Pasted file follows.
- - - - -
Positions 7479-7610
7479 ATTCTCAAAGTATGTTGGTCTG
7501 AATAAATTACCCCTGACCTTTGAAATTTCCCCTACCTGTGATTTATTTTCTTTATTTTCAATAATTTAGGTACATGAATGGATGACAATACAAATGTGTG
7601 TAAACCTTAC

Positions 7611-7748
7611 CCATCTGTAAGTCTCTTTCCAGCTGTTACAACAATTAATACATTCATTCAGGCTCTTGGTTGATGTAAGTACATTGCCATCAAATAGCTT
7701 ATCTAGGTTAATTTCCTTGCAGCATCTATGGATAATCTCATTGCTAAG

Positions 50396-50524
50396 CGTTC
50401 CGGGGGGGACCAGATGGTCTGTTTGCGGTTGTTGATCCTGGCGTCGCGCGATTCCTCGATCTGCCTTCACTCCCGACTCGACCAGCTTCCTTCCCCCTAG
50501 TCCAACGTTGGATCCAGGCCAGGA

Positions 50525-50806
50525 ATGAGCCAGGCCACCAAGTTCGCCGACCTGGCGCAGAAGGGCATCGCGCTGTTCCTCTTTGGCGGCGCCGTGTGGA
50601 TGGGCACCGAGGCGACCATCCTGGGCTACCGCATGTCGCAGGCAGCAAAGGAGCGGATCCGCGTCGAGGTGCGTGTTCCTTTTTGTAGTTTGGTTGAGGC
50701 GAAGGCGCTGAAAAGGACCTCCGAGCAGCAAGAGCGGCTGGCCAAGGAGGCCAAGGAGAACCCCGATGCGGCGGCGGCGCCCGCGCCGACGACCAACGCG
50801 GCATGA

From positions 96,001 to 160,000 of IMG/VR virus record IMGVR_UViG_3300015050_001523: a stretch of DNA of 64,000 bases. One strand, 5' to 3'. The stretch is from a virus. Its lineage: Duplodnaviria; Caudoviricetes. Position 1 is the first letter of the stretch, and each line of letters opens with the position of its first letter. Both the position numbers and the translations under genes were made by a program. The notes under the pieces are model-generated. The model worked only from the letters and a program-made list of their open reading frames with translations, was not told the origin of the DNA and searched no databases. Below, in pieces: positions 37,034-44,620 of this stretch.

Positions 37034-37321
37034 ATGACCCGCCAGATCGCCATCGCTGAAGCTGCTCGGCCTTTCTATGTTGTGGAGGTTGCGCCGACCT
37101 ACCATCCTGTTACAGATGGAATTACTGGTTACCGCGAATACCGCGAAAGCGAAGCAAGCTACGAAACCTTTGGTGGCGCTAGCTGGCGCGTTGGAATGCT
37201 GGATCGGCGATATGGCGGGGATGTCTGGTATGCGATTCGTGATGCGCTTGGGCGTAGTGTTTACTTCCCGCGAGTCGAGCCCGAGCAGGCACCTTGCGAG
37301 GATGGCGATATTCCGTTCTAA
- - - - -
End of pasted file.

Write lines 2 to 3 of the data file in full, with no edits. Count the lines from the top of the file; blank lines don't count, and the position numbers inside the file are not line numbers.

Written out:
7479 ATTCTCAAAGTATGTTGGTCTG
7501 AATAAATTACCCCTGACCTTTGAAATTTCCCCTACCTGTGATTTATTTTCTTTATTTTCAATAATTTAGGTACATGAATGGATGACAATACAAATGTGTG